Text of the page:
They're learning quickly. So far they respond to their names although I don't think they know who is who yet as they react to both names. ‘No’, ‘a-a’ and ‘ha-hum’ in a growly voice all bring heads (and teeth) away from whatever they were investigating. ‘Good girl’ gets little bodies full of wags and wriggles. ‘Busy-busy’ (the puddling command) is used much but I’m not sure they’ve connected the two yet.  They’re hearing ‘give’ a lot too and are quite happy to let me rummage around their teeth to find the latest piece of fluff, tiny pebble, leaf, twig – whatever, not that they’re given a choice really!
‘Come here’ with happy voice and down on knees with open arms gets them hurtling towards you to throw themselves on whichever lap, leg, arm is nearest - I think that's more body language than words but it's a good reaction especially when they’re not looking at you.

First ask
On Monday Dido wandered to the door and squeaked, a quick trip down the yard and yes she really did need to puddle. Tuesday evening she wandered around squeaking but it wasn’t until she started circling on the tiles, nose down and tail up that I realised she needed out – as soon as she was put down at the foot of the steps she dashed down to the bottom of the yard, found the best place and dumped.  Clever little girl.  We’ve had a quite a few more asks from Dido but not really any from Hester, maybe I’m not picking them up as quickly or perhaps she’s not needed to as when one goes out so does the other. However, apparently you can scratch at your collar and puddle on the mat at the same time!

First jabs and first meeting with our favourite vet (and second car trip)
I hadn’t had time to introduce them to travelling in the car ‘on the dog shelf’ and nine miles across the moors to the Pickering seemed a rather extreme introduction so they were once again chauffeured and travelled on the back seat. They sat and behaved themselves in the waiting room with everyone wanting to say hello.  Their turn came and Katie bounced out of the consulting room to gather everyone up in a big hug, the other clients were a little surprised but it was Mum’s first return visit since Finn so it was quite a momentous occasion.  Anyway, they were checked over (lovely little pups was the conclusion), weighed (5.1kg for Dido and 4.9kg for Hester) before finally the pin in the neck and the first jabs were completed. They slept pretty much all the way home.

First lead
It’s been too hot for much of anything, even going down the yard they sensibly stick to the shaded areas so only a couple  of trips each, just five minutes or so walking round the garden, or more often standing still until they stop cavorting and look at me again.  So far Dido wanders along beside me mostly “following the feet” the lead loose until a sniff catches her nose and then a little dart to investigate.  Hester is more of a prancing pony, cavorting along beside me; we have lots more stops and sometimes our walk around the garden is little more than the length of the back lawn  - already, I can see she’s more determined than Dido and is going to need a little ‘persuasion’. We use the same ‘come on then’ and similar to get them to ‘follow feet’ either with or without the lead (we’ll worry about heel commands in a week or so, for now they need to get used to the weight of a lead and the little bit of constriction).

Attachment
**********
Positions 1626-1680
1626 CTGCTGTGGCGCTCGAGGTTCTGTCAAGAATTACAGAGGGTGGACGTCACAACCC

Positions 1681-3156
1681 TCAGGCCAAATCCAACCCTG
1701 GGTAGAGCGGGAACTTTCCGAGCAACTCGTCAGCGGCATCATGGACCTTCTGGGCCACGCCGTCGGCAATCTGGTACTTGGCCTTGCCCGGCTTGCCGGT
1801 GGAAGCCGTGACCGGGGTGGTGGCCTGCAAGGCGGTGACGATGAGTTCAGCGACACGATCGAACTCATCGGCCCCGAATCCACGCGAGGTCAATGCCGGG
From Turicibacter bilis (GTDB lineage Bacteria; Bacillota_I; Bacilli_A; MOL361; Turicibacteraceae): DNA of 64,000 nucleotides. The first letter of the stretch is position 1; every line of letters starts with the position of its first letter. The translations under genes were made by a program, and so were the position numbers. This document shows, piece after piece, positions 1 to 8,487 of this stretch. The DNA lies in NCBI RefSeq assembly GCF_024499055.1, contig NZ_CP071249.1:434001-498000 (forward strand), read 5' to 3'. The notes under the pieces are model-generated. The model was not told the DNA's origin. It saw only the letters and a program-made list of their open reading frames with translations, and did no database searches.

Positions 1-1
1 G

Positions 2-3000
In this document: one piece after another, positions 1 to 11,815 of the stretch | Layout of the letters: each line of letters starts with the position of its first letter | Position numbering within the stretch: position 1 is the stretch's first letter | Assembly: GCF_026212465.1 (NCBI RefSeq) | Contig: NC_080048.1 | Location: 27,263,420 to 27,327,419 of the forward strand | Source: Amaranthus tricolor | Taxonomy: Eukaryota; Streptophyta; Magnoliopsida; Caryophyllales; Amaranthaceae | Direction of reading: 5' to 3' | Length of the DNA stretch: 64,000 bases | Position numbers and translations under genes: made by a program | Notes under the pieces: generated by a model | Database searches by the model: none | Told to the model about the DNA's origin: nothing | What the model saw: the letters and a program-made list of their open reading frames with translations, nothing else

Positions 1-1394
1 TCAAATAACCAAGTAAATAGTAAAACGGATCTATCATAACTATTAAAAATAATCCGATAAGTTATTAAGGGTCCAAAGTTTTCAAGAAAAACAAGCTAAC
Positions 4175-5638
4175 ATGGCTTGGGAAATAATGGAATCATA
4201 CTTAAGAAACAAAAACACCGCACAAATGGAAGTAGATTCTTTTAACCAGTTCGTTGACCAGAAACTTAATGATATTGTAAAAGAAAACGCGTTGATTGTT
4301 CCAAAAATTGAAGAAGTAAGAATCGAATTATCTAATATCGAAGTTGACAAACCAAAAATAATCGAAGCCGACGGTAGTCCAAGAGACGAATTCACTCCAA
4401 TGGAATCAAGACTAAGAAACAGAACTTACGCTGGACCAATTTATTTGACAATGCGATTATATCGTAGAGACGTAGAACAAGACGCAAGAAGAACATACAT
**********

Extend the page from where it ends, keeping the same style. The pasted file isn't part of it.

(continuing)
First trip in my car on the ‘dog shelf’
I had intended to get them ‘car ready’ before their first jabs, but we decided that jabs were more important so on Thursday evening they went out for the first time in the tailgate with Hebe.  We only went up to the roundabout at church and back but they were very good, hardly any squeaks but a few scrabbles as they try to find the best vantage point to look out and one growl from Hebe as someone tried to sit on her shoulders!  We’ve been out again today, this time up to the Pickering junction lane end and back, and they were just as good, so I think by the time their second jabs are due (a week on Tuesday) they’ll be fine to go in a proper fashion.

First puppy inflicted injury
A long scratch from a claw down the inside of one leg caused by an over enthusiastic greeting. Note to self: if  you’re sitting on the floor / ground and calling in a hyperactive pup probably best not to wear shorts!  They are very soft mouthed and although my right forearm is just the right size to be grabbed as they’re being carted around so far there’s I’ve only picked up one tooth mark which is smaller than my recent horsefly bite (and far less annoying).  In fact I have more bruises from the big girls (Maia particularly) being determined not to be left out of the morning puppy pile.

Things remembered
When cleaning up puppy puddles to put the bowl of clean water between your knees that way they can’t knock it over / jump in it.
The remarkably small space a puppy can manage to get into – but not necessarily out again.
No matter how many I’ve already removed they are pebble seeking missiles and are still able to find yet another one.